Catch a comet, catch some inspiration

Europe's landing of the Philae probe on a comet from the Rosetta orbiter reflects not only a remarkable feat, it also shows why nations use space exploration to spur Earth-bound inspiration and innovation.

AP Photo
French officials, including President Francois Hollande, center, wear 3D glasses as they watch a Nov. 12 broadcast in Paris of the Rosetta mission to the comet 67/P Churyumov-Gersimenko.

In a first for space history, the European Space Agency landed a probe on a comet Wednesday, a remarkable feat. The comet, a duck-shaped mash of ice and dust, is a mere 2.5 miles wide and more than 300 million miles away.

Yet the agency also landed something else, only back on Earth: a renewed hope that Europe can revive its ingenuity and innovation.

More nations now realize that space exploration serves a purpose beyond scientific discovery or practical results such as GPS navigation. It sets a model for how to achieve breakthroughs in thought. And nothing quite inspires young people to think the unthinkable like the audacious idea, first proposed in the 1970s, to reach for a comet. These objects contain secrets of the early universe.

For Europe, which worries about losing its competitive edge in technology, the Rosetta orbiter and its lander, Philae, are just one of many “big science” efforts at making discoveries and also stirring  creativity. Others include the building of the world’s most powerful neutron beam and the world’s largest radio telescope. In 2009, the space agency – a joint project of 20 countries – joined up with the European Union to declare a “Year of Creativity and Innovation.”

Governments are still the main thruster in space projects. In China’s case, the military runs the show. In India, the government’s frugal but efficient approach led it to put an orbiter around Mars this year at a cost less than the making of the movie “Gravity.”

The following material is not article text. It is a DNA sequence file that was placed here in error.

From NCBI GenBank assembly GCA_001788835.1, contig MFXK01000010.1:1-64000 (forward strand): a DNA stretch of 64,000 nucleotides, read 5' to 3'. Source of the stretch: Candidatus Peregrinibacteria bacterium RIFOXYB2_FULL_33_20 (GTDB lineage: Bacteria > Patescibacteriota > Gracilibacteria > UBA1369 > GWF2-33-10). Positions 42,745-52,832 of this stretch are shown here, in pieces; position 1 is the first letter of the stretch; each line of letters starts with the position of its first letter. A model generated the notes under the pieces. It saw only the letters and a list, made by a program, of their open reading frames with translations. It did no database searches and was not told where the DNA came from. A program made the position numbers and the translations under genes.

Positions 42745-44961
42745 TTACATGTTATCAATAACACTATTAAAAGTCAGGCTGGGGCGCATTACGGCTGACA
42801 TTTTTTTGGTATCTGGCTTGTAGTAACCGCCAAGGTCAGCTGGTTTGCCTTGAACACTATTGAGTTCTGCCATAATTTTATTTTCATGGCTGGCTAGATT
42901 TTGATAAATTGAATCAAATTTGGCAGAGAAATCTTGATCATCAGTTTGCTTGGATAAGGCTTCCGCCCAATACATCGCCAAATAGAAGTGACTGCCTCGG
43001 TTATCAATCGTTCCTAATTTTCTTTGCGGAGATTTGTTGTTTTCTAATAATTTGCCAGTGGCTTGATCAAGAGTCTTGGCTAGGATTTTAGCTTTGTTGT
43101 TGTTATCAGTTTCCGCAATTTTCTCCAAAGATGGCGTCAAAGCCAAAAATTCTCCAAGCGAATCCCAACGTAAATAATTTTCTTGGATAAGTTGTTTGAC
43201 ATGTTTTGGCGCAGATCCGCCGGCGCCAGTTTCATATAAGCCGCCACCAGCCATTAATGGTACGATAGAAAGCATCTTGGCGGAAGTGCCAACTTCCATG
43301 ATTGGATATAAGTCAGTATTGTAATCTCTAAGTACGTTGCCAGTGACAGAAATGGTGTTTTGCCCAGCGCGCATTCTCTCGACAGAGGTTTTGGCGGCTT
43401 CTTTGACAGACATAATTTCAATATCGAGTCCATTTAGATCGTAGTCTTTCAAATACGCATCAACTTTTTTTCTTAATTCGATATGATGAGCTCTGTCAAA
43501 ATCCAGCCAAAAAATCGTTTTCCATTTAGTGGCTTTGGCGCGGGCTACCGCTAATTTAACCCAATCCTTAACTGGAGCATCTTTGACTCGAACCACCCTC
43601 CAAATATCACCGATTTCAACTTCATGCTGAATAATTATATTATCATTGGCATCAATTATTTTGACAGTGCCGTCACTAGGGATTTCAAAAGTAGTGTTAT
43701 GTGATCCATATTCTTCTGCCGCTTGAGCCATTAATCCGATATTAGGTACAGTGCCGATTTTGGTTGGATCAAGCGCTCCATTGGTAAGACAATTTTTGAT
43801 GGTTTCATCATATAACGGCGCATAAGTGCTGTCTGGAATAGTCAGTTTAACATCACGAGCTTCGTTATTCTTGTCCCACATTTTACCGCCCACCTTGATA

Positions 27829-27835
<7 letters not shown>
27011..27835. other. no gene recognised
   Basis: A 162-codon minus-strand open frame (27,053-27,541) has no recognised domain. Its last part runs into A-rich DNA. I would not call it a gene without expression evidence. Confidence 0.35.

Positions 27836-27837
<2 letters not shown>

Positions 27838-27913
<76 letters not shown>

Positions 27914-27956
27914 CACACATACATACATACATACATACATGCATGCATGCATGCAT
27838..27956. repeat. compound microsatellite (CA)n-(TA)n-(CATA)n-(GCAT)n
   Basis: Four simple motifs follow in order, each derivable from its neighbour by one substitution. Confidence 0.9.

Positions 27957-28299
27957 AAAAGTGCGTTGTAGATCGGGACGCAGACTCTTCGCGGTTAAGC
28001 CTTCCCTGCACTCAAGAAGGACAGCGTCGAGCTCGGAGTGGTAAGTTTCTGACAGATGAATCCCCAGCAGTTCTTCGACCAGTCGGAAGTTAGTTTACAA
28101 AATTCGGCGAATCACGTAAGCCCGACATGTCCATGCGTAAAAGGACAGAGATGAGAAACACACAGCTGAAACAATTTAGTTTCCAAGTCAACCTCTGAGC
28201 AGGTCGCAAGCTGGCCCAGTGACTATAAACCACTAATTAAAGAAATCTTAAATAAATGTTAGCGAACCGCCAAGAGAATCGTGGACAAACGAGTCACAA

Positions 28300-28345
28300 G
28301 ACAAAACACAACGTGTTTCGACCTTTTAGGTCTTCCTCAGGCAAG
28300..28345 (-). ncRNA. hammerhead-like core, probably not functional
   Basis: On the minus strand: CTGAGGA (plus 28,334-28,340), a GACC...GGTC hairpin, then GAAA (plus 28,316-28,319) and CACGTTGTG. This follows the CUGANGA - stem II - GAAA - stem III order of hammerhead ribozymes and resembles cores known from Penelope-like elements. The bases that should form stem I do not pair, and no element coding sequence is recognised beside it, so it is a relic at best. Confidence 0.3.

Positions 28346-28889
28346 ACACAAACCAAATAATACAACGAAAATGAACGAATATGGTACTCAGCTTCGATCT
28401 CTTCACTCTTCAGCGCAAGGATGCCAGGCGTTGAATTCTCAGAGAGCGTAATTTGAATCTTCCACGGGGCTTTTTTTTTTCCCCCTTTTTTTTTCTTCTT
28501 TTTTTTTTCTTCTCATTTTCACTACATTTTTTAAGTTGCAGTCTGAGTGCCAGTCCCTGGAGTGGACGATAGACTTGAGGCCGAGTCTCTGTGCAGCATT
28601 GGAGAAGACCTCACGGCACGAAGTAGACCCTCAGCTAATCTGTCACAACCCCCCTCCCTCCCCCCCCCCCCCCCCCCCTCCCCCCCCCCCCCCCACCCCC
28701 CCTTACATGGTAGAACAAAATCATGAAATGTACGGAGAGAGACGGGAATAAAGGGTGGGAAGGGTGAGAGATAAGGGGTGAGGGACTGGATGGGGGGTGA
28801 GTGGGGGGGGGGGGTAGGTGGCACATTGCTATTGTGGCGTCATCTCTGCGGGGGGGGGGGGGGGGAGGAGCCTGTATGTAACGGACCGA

Yet innovation in space is becoming less government driven, seen in the United States with private launch companies like Space X. Such a transition reflects a desire to tap private rather than national competition as a way to spur freedom of thinking and to rely less on a bureaucracy like the National Aeronautics and Space Administration. With that freedom, of course, comes the freedom to fail, as seen in the recent failure of a private rocket – another lesson in innovation.

Much of today’s space exploration has already transcended nationalist pride through collaborative international projects. This does more than simply spread the costs. Creative science often comes at the edges of disciplines, a breaking of boundaries. Each nation brings different ways of thinking about innovation.

The father of modern rocket science, Robert Goddard, wrote that he first thought of inventing a device for “ascending to Mars” by looking out at a beautiful New England meadow in autumn. He wondered what it would look like from space.

A similar imagination probably led scientists to speculate what a comet would look like up close. Now we all know. Now we all are inspired.

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